After his death, the young man known as ‘Prince Lee Boo’ became a celebrity in England and was the subject of books, poems, and dubious illustrations like the one above which sought to exploit his legacy for colonial gain.
Nineteen year old ‘Lebuu’ lived in Rotherhithe for five months and twelve days before dying of smallpox. He had arrived in England with Captain Wilson, a resident of Paradise Row, who had captained the East India Company ship the Antelope.
The Antelope crashed onto the rocks of Ulong Island, near Koror Island in Palau on 9 August, 1783. The crew of the Antelope was eventually discovered by people from the island of Palau and were treated well by the local high chief of Koror, the Ibedul. This man became known to the crew as Abba Thule because they believed this was his name.
Assisted by the Ibedul, Captain Wilson and his crew built a new ship and left for Macau. They took with them a young man named Lebuu, who was said to be the second son of the Ibedul.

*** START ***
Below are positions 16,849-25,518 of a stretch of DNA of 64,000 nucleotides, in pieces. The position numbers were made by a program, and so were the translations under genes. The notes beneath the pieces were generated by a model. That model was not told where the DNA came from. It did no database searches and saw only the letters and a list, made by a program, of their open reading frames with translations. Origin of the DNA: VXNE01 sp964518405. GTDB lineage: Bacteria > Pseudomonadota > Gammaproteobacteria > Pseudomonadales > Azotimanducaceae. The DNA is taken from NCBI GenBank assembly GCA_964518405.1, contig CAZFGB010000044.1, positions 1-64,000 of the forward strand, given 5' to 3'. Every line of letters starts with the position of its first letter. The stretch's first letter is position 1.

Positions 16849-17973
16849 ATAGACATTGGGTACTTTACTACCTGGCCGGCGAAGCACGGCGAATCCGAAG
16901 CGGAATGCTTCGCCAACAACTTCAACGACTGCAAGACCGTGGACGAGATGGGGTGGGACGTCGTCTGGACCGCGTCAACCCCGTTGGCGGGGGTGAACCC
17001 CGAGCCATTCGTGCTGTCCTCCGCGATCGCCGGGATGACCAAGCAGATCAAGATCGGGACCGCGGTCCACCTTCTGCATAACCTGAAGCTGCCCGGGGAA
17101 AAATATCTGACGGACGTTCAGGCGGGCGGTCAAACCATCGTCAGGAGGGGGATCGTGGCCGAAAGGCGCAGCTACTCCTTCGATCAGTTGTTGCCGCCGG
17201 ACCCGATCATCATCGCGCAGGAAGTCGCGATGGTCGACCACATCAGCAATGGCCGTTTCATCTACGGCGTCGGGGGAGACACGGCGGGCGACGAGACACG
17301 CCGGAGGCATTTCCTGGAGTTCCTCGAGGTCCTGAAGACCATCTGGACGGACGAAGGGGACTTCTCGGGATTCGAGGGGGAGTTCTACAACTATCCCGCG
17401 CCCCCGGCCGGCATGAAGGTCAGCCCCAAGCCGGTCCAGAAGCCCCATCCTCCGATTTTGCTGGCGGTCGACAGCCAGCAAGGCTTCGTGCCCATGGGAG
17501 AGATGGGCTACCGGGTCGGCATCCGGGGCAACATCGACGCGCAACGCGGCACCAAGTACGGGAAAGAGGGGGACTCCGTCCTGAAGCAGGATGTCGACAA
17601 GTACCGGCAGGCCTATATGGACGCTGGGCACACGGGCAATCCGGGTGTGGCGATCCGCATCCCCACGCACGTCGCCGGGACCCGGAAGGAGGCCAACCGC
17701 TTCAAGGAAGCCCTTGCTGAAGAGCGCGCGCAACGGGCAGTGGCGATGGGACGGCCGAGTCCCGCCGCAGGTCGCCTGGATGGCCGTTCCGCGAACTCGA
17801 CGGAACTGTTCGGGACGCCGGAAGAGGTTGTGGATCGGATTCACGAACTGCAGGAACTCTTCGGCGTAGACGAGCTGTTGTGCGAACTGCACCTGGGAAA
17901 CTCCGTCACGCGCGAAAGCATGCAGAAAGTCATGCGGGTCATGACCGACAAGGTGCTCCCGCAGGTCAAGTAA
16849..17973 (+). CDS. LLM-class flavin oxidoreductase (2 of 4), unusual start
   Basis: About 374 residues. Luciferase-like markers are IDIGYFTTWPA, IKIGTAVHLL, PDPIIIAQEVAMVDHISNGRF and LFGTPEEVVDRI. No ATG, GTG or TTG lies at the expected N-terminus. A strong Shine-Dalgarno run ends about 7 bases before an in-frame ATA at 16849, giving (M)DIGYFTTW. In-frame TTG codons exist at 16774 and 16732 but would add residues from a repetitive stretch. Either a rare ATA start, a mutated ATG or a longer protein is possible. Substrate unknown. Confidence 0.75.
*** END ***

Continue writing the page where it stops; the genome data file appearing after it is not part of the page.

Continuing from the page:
Having crossed the world, Lebuu attended school in Rotherhithe and was introduced into London’s high society. After his death, on the 29 December 1784, he was buried in the Wilson family grave in St Mary’s Church and a tomb was built for him by the East India Company.
Lawrence & Tilly Olkeriil, from Palau, visiting the grave of Prince Lee Boo in 2018.
Model of a Polynesian dwelling left by an unknown visitor to the tomb.